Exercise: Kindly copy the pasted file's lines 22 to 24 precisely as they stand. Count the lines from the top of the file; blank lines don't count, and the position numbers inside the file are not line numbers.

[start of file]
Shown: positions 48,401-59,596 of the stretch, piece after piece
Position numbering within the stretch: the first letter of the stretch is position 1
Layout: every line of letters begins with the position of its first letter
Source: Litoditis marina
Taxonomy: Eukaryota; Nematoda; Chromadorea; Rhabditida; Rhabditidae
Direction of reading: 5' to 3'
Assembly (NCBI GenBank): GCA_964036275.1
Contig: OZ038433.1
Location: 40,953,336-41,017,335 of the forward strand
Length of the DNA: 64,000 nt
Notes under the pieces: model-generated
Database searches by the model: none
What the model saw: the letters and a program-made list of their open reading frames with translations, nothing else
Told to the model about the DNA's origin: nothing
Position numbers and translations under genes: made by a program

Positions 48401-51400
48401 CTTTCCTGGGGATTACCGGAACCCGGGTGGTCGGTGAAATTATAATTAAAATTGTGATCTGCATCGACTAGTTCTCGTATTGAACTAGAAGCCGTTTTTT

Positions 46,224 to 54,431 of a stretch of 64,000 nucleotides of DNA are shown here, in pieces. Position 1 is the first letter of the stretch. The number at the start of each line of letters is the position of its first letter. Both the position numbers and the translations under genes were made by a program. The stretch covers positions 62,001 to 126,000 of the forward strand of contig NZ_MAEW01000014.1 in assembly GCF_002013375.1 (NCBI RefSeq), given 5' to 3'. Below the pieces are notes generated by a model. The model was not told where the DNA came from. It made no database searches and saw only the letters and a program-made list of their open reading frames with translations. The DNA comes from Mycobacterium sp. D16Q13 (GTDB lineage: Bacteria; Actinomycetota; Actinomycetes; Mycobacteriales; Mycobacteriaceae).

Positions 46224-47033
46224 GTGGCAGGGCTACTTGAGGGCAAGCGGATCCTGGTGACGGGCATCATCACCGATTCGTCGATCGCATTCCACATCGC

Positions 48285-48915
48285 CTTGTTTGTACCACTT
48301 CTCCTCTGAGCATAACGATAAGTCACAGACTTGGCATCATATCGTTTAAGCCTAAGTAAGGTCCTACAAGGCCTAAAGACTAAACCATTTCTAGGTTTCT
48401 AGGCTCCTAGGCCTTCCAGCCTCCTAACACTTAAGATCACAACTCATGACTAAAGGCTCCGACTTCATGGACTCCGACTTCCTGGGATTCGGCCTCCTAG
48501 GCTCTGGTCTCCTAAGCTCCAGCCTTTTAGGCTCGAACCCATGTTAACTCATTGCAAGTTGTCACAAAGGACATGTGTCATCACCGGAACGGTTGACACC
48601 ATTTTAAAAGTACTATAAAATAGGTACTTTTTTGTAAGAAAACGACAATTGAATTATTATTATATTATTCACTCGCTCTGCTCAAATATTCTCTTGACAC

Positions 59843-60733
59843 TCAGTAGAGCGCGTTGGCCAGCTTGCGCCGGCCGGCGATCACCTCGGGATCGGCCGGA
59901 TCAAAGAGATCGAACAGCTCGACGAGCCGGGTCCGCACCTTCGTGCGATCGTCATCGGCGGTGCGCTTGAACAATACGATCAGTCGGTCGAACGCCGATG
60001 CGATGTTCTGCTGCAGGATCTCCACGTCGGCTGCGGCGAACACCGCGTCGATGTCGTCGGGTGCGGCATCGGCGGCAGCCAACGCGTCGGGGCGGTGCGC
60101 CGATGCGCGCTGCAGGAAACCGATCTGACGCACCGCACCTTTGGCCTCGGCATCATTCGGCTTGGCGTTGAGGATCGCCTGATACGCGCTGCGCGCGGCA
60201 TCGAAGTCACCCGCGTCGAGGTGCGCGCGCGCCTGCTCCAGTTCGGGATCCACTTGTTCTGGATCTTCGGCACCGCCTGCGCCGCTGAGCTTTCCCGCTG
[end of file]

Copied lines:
48285 CTTGTTTGTACCACTT
48301 CTCCTCTGAGCATAACGATAAGTCACAGACTTGGCATCATATCGTTTAAGCCTAAGTAAGGTCCTACAAGGCCTAAAGACTAAACCATTTCTAGGTTTCT
48401 AGGCTCCTAGGCCTTCCAGCCTCCTAACACTTAAGATCACAACTCATGACTAAAGGCTCCGACTTCATGGACTCCGACTTCCTGGGATTCGGCCTCCTAG